Unbridled materialism and consumerism have always been topics that interest me. Numerous studies have shown that money can’t buy happiness, yet it’s the basis of the economic model in “rich” countries. The Daily Galaxy has posted an interesting article titled The Consumer Paradox: Scientists Find that Low Self-Esteem and Materialism Goes Hand in Hand. From the article:
“By the time children reach early adolescence, and experience a decline in self-esteem, the stage is set for the use of material possessions as a coping strategy for feelings of low self-worth,” they write in the study, which will appear in the Journal of Consumer Research.
The paradox that findings such as these bring up, is that consumerism is good for the economy but bad for the individual. In the short run, it’s good for the economy when young people believe they need to buy an entirely new wardrobe every year, for example. But the hidden cost is much higher than the dollar amount. There are costs in happiness when people believe that their value is extrinsic. There are also environmental costs associated with widespread materialism.
On the topic of happiness, the article mentions the following:
In the book “Happiness: Lessons From a New Science”, Richard Layard exposes a paradox at the heart of our lives. Most of us want more income so we can consume more. Yet as societies become richer, they do not become happier. In fact, the First World has more depression, more alcoholism and more crime than fifty years ago. This paradox is true of Britain, the United States, continental Europe and Japan.
Statistically people have more things than they did 50 years ago, but they are actually less happy in several key areas. There is also the considerable cost of what materialism does to the environment. We don’t yet know what final toll that could take in terms of quality of life and overall happiness. What many people don’t understand is that if we want to save the environment then at some level we have to buy and consume less. We don’t need to buy so much bottled water, for example. Studies have shown it’s usually not any purer than city tap water, which doesn’t leave mountains of plastic bottles strewn across the nations landfills. It also wastes energy and resources to make those plastic bottles and the many other unnecessary things that both youth and adults alike believe they need to have in order to enjoy life and feel good about themselves.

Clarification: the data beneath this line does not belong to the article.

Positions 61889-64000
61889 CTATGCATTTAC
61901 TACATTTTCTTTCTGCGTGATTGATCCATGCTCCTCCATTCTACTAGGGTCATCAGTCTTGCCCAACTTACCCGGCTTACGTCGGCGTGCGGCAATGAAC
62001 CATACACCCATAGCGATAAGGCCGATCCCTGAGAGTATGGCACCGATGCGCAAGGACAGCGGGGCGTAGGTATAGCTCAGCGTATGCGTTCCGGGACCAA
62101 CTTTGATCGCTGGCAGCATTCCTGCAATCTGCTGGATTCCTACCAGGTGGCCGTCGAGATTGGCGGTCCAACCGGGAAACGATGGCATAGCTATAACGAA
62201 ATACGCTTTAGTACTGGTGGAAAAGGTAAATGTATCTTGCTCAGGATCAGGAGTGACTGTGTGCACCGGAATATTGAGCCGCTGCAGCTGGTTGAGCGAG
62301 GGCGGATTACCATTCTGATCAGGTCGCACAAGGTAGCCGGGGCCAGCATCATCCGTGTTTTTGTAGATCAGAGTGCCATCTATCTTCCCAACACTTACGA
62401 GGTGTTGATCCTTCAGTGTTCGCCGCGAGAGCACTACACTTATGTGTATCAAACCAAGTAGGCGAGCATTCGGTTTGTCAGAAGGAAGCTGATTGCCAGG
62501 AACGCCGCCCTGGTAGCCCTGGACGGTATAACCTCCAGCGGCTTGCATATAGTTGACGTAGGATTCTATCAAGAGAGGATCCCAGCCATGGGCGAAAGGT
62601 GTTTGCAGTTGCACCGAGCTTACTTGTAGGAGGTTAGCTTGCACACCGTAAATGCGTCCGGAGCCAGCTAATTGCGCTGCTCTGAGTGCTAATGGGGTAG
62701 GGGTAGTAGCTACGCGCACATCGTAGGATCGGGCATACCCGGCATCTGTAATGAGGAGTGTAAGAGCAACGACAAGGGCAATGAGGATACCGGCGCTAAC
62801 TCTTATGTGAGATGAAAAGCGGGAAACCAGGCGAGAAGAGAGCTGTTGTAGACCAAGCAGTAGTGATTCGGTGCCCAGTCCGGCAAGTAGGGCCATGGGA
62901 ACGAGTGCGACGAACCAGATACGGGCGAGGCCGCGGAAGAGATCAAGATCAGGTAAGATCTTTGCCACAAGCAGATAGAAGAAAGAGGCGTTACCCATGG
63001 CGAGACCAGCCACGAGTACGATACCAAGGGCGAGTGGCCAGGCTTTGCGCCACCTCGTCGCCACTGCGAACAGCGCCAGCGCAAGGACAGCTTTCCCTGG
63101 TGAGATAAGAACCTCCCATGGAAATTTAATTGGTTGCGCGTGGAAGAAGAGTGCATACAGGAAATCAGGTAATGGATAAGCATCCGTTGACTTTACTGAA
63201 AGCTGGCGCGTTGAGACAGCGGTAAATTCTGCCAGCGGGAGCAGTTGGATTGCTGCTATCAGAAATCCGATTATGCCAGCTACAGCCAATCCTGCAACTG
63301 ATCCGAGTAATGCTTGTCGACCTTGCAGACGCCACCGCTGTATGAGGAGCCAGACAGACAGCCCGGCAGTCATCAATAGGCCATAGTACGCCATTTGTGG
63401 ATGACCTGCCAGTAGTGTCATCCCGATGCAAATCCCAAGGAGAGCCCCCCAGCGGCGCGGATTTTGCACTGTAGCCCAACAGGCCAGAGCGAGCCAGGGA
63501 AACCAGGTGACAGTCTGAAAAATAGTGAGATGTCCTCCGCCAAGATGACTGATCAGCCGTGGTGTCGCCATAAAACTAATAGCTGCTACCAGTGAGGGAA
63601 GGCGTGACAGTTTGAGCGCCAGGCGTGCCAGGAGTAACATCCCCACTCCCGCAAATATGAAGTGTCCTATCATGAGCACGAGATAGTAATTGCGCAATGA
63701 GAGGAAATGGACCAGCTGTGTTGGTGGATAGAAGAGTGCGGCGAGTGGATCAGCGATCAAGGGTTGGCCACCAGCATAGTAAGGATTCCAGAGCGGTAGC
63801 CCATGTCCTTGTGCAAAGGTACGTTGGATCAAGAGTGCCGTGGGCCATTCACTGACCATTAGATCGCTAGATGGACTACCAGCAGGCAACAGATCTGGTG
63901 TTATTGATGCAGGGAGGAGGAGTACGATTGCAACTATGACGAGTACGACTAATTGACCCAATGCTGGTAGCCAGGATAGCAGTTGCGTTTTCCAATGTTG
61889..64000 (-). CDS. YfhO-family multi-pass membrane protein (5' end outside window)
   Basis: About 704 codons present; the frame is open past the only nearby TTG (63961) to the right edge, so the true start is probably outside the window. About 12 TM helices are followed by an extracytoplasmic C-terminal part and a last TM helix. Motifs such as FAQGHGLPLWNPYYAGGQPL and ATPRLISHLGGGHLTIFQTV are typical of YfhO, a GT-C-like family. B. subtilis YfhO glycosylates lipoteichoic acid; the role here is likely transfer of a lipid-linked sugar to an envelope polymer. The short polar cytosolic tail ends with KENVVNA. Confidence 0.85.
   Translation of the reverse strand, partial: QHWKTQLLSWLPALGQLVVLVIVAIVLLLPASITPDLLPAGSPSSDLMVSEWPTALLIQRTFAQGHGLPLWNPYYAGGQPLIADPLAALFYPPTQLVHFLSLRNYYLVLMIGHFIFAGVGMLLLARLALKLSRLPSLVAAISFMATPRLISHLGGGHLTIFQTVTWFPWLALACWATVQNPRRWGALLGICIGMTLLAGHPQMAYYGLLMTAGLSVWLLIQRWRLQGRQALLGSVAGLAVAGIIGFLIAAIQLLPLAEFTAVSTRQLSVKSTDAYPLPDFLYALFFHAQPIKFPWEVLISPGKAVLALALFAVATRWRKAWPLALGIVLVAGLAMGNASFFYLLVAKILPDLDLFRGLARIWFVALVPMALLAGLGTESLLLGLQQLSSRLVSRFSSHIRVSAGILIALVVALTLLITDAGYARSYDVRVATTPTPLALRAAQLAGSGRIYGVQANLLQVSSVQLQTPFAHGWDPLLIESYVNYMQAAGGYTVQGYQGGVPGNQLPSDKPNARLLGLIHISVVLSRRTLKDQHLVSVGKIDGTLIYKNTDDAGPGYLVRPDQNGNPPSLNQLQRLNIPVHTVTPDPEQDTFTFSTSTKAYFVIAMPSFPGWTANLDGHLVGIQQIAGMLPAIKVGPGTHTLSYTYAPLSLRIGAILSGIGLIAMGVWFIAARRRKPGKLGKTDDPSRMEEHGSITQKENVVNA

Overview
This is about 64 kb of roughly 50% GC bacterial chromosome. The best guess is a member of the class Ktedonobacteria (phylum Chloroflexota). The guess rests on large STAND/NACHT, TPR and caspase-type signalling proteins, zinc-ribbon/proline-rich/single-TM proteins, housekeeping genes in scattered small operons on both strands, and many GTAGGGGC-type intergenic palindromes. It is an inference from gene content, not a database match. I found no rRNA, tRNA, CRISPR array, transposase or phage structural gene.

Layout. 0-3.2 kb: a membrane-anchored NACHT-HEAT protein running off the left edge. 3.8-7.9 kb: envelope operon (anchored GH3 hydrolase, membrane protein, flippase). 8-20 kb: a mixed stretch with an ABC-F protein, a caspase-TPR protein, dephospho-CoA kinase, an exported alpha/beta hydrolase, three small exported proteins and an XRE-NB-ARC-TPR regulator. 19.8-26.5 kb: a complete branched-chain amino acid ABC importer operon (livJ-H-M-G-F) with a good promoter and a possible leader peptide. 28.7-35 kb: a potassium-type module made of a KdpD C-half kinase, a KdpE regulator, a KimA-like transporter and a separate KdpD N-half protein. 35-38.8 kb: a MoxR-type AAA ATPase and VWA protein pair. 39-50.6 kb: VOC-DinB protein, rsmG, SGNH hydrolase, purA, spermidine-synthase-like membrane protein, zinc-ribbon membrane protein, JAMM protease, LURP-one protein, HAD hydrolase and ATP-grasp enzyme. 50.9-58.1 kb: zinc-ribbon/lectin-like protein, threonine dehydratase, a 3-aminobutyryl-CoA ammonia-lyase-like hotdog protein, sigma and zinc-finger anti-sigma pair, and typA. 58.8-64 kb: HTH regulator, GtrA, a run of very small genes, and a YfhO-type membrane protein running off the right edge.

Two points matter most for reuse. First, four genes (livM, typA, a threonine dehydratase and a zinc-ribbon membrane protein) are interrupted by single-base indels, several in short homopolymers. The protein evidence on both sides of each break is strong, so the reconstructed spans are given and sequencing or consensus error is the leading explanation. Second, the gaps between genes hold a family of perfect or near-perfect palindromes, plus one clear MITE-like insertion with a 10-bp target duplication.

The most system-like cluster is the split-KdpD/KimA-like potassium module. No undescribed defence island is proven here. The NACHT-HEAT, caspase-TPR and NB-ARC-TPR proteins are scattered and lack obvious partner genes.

I’m happy to see the bottled water example. Add in SUVs and other unacceptably wasteful uses of the money (not to mention the environmental effects), and hopefully the paradox is quite evident. It’s really difficult to get off of the materialism treadmill. Personally, I find myself actively resisting the urge to buy “better” (i.e., more expensive) things, even though I can easily afford them. Few people, it seems, would ever be satisfied with any level of possessions.
For anyone that’s more interested in the topic (and a fun read), I highly recommend Barry Schwarz’s book The Paradox of Choice: Why More Is Less. I’m cautiously optimistic that people in the United States will one day realize this. It might not be good for the stock market, at least in the short run, but I think we’d all be much happier.